This month the U.S. Postal Service is delivering questionnaires to every household throughout the United States and its territories in preparation for “Census Day,” April 1, 2010. Mandated by the Constitution of the United States and completed every ten years since the first Federal Population Census in 1790, the tallies from the census allow for regular and equitable reappointments of political representation throughout the expanding population. But as every genealogist knows, the results are far more than a head count; census records can be invaluable tools for making connections across generations. It is through such records that we learned more about Burns Harlan’s ancestors.
The son of Gay Spiker’s sister, Kate, cousin Marion “Burns” Harlan is remembered as much for the fishing hooks attached to his hat as the camera seemingly glued to his hand. Rarely seen without one or the other, many of the stories about this affable man centered on his hunting and fishing escapades while many of the family photos were from his personal albums.
A 1940 graduate of Glenville High School (see yearbook photo below), Burns regularly submitted news articles and photographs to various newspapers and magazines. Two of his photos, featuring a very young Mark Spiker, appeared on the front and back covers of the West Virginia Conservation Magazine (now known as the West Virginia Magazine) in November 1959 (scroll down to view image, as well as pics of Burns’ parents, Tharos & Kate.)
Fortunately, Burns wasn’t ALWAYS BEHIND the camera; occasionally he was in FRONT of it. Paula Nolan has shared some pictures of Burns from her own collection. (Click here to view Paula’s album.)
And if you’re a regular reader of the Spiker Family Gazette, you may remember two of Dean Spiker’s stories, cataloged in the Spiker Family Library, that mention his generous and adventure-loving spirit. (Read “A Little About Bob” and “Our Home on Bear Run.”)
Burns worked for the Times Recorder in the 1960s (Zanesville, Ohio) and later worked at the Marietta Times. He retired from the Parkersburg Sentinel (West Virginia.) It has been said that Burns was at one time a Constable in Wood County, WV (although we do not yet have documented citations of that occupation.) He married Evelyn White later in life and took care of his mother, Lucy Katriah “Kate” Zinn-Harlan, after the death of his father, Tharos, in 1938.
According to Dean Spiker, Burns’ father had been known throughout the community only as “Doc Harlan.” Very few people knew his first name. Even his own family called him “Doc” which filtered down to his nieces and nephews who knew him only as “Uncle Doc.”
While living in the area, Doc Harlan “doctored” many of his relatives throughout their lives. He was even the personal physician for his mother-in-law, Alice Zinn (Gay and Kate’s mother.) He signed her death certificate as “T. Harlan,” the only other name by which he was known.
Certainly, “Tharos” is an unusual name. Perhaps that is why it wasn’t commonly uttered. But it is no more unusual than the manner in which he and his 15 (at least) siblings’ names were chosen. This is where the Census information revealed an interesting piece of “forgotten” family history.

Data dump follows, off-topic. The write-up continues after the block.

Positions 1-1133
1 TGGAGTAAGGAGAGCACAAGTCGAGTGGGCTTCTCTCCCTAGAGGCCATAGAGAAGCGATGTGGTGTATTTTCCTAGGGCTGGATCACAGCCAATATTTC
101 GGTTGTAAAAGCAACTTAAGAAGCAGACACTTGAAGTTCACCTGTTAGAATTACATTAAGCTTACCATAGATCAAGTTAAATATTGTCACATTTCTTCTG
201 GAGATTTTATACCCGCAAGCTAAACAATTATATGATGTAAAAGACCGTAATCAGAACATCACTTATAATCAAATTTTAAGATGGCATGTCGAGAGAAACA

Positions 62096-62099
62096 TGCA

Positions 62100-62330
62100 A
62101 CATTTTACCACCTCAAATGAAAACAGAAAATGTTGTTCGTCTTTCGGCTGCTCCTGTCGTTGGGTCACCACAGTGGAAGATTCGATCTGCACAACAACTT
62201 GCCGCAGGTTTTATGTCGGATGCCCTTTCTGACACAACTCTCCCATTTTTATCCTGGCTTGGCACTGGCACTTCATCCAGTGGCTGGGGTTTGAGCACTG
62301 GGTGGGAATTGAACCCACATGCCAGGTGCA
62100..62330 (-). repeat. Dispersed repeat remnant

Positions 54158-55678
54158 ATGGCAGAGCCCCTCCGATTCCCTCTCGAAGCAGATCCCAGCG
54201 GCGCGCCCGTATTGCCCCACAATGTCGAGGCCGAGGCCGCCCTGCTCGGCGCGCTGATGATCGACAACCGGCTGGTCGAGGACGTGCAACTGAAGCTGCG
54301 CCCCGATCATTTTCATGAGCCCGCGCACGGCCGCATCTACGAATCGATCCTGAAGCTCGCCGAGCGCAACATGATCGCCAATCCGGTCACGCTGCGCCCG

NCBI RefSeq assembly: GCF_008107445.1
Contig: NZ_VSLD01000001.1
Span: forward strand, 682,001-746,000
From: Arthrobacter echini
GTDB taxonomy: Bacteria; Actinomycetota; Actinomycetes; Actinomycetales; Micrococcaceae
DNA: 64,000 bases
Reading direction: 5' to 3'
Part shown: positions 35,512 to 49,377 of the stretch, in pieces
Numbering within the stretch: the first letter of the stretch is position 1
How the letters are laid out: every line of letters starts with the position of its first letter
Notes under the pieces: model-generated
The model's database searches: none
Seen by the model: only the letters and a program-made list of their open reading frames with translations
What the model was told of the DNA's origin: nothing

Tharos’ father was Burns Harlan. Burns married America Ingle in 1845. According to the census, they had at least six children…Curtis, Dollar, Esther, Floret, Gordon, Hudson and Isabel. (Gordon’s name was not listed on the census but is suggested elsewhere in our genealogy research; we presume he died between censuses.)
Read the list again and you’ll see a pattern emerge. It is believed that they named their children in alphabetical order, with America and Burns representing the letters “A” and “B” and their children representing letters “C” through “I”. America died in 1860. Burns continued the “alphabet name game” throughout his second marriage, to Margaret Anne Honner (“M”), and their nine children, Nelson, Odell, Ploris, Quiroz, Rolvik, Saxper, Tharus (Marion Burns’ father), Ustfra and Willis. (We are still looking for the “V”.)
No one can recall cousin Burns speaking of his father’s siblings, let alone discussing the alphabetical theme. It was only through researching the census records that it was discovered.
Fortunately, being able to access prior census records has permitted us to fill in many of the missing pieces in our family history. And, depending on the questions asked (no two censuses are alike), we’ve been given a snapshot of the nation at ten year intervals, learning more about vocation, crime, taxes, mortality, education, transportation and other statistics collected through the censuses that affected our ancestors.
Your responses to the 2010 census are confidential. At least for 72 years. Since 1952, in keeping with the Census Bureau’s commitment to confidentiality, census data is not released to the public until after 72 years following the official census day. As such, the most recent census data currently available is for 1930. The 1940 US census will be released in April 2012 (and there will probably be a swarm of family historians racing for the first look).
By the time our responses to the 2010 census are released to the public, what will our descendants learn about us? Considering there are only ten questions it certainly won’t be nearly as much as we’ve learned about our ancestors. Perhaps we should consider playing a “name game” with our own kids…just to make it more interesting.
Or perhaps we can make it easier by recording our own history now so that others won’t have to rely on a census to guess who we are.